As the largest tropical rainforest in the world, the Amazon generates more than 20% of the world’s oxygen. The forests within the Amazon act as giant carbon sinks, sequestering roughly 250 billion tons of carbon, though that capacity is decreasing as degradation increases. As fierce, steadfast stewards of the Amazon (which is home to 400 distinct Indigenous peoples), these three women traveled to COP25 to share the reality of the threats their communities faced from resource extraction, deforestation, corrupt governments, land grabs, and other destructive development projects. At the same time as their press conference, fires were raging throughout the Amazon, ultimately destroying thousands of square miles of rainforest, releasing stored carbon into the atmosphere in the process, and decimating the very communities trying to protect the land. In the fire’s aftermath, it was estimated that 85% of it was caused by deforestation events a year prior.
“The Amazon is more than the lungs of the world. We are the cradle of the most important and largest drinkable water resource. That is the Amazon River. And the Amazon River is not only on the Earth, it's in the sky. It goes everywhere. It goes to Africa. It goes to Asia. It goes to Oceana. There are no limits to the water. There are no limits to the air. There are no limits to the Earth. Water is sacred.
We are sacred because we are the defenders, the protectors of more than 80% of biodiversity in this world. And we are all Indigenous to this planet. If we keep doing this, it's because we have memory. And what memory do you have? Do you belong to this Earth? Do you really think you belong to this planet? If so, please take care of it. And join this fight. Support Indigenous leaders. Support Indigenous women who are transmitting this knowledge to new generations. And please educate the new generations.” – Daiara Tukano, of the Tukano Indigenous nation of the Upper Rio Negro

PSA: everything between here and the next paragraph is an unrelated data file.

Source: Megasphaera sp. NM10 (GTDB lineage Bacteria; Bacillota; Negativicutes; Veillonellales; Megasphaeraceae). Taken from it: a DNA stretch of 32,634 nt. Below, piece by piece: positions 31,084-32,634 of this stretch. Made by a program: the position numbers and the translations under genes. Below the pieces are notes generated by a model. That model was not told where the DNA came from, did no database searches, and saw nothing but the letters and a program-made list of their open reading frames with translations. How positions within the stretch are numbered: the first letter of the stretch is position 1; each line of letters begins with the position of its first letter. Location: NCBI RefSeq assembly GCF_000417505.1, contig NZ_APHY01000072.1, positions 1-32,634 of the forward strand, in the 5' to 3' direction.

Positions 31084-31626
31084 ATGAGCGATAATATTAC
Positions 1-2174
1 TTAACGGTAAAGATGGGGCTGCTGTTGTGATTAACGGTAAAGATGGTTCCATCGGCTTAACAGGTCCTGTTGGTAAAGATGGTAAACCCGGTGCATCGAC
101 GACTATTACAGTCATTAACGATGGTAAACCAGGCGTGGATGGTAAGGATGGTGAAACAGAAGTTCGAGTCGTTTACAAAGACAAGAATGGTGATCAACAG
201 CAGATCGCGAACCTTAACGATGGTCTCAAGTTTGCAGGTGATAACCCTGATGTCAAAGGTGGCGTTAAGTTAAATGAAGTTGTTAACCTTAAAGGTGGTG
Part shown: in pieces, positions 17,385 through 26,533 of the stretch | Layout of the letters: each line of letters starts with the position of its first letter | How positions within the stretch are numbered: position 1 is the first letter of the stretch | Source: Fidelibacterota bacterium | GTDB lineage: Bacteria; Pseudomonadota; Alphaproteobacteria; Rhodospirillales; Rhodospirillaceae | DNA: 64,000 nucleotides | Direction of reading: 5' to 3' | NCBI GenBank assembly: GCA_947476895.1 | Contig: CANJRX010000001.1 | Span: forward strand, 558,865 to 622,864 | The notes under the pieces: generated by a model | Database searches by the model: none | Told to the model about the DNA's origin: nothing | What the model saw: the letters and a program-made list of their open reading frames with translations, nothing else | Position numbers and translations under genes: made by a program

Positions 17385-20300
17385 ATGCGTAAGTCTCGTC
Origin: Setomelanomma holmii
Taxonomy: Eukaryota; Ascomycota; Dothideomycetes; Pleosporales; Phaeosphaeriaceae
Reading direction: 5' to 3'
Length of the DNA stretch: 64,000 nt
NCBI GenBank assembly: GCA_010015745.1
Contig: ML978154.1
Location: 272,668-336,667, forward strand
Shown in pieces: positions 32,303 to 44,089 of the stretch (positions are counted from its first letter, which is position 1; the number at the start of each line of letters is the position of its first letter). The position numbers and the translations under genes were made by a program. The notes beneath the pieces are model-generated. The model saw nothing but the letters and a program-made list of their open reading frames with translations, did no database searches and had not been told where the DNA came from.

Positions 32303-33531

The most disheartening aspect of that 30-minute press conference wasn’t the raw, heart-wrenching accounts of what was happening to these women’s homes and communities (and the detrimental impact it would have on the rest of the world); it was the fact that I was one of only 10 people in the room to hear them.
While the devastation of the fires in the Amazon made it into one or two news cycles in 2019, the everyday threats Indigenous communities (and the lands and waters they protect) face, largely go unknown. Despite being on the literal frontlines of the climate crisis, Indigenous peoples are often the last to receive public investments in basic services and infrastructure, are rarely given a seat at the negotiating table, and their efforts in preserving this planet are often left unacknowledged.
While things are far from perfect, I’d be remiss not to acknowledge that Indigenous peoples’ rights have gained recognition through various international instruments over the last 20 years, as noted by the World Bank. But if we really want to pay tribute to the ancestry and traditions of Indigenous peoples in the US, and across the globe, we’d start seriously listening to their wisdom and guidance when it comes to addressing the climate crisis (among many, many other things). I am convinced that the failure to do so will be one of the worst mistakes in human history. But it’s not too late. The appointment of Deb Haaland as Secretary of the Interior (the first Native American to serve as a cabinet secretary), and the fact that Congress now has full US Indigenous representation for the first time ever, have given me a sliver of hope that change is on the horizon.